Page:Yule Logs.djvu/326

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JUST one month after I became squire to Sir Richard de Courci, then of the Castle of Stoke Courci, that lies between Quantock Hills and the sea in our fair Somerset, I met Alan de Govet, about whom my story mostly is.

We had been to Taunton, and were riding homewards across the hills, and valley and river lay straight before us as fair a view as any in all England is that rich country between Mendips and Quantocks—yet I suppose that Sir Richard thought of it hardly at all, for he, as Queen Matilda's steward, was deep in all the new plans that were to set our exiled queen on her father's throne, and he rode thoughtfully after meeting De Mohun of Dunster that day.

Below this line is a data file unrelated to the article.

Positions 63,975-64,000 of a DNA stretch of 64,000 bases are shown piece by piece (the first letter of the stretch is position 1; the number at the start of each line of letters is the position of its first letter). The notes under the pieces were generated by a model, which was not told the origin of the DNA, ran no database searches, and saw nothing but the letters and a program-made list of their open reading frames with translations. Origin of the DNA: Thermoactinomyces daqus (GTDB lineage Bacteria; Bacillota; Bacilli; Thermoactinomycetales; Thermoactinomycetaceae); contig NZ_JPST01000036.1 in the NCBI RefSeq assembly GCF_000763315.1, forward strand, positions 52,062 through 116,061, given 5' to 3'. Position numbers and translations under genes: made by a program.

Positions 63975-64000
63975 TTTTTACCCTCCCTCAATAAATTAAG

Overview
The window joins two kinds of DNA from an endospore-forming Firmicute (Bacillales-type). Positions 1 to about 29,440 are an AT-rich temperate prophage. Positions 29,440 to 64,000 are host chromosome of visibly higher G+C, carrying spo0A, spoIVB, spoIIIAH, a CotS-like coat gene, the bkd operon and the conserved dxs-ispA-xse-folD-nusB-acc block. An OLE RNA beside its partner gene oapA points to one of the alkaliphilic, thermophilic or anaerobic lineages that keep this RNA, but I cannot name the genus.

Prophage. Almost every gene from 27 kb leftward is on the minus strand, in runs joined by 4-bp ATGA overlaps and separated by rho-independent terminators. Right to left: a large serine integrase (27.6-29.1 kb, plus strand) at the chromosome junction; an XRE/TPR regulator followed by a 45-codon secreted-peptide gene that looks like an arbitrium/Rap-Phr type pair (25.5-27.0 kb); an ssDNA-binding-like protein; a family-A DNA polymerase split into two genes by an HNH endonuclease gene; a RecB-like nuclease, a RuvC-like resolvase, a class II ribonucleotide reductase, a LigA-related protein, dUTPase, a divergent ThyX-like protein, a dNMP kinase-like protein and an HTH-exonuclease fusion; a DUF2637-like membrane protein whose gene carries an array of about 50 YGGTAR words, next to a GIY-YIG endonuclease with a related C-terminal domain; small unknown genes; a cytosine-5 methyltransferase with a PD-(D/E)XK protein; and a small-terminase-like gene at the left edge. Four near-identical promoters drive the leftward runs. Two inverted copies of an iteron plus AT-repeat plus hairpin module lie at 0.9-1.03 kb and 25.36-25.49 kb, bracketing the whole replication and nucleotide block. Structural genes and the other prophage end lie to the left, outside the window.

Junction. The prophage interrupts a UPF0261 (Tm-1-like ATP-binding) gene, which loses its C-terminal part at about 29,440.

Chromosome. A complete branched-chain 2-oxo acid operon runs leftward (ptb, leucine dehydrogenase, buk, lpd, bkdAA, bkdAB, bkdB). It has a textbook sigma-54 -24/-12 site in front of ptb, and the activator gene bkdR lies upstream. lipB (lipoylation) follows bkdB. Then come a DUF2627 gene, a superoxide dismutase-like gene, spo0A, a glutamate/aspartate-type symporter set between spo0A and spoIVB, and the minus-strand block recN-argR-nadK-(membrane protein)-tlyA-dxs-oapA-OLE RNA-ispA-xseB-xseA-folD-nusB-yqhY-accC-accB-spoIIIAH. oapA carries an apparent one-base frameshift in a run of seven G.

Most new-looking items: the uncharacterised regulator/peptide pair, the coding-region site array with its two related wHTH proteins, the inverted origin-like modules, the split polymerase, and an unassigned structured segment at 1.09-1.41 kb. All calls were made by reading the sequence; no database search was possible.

But when we saw a gay little party of men in hunting dress, with hawks and hounds, come up the deep narrow lane to meet us, he roused, and turning to the twenty well-armed men behind us, asked who these were who came now.

None of them knew: but as they came nearer, I saw that the handsome young leader of the party wore the badge of the De Govets—a family from Yeovil, and well-known and loyal followers of King Stephen.

"Why, then," said my knight, "if this is young De Govet, I must have a word or two with him. Bar the road while we speak."

The men grinned, and closed up so that the lane was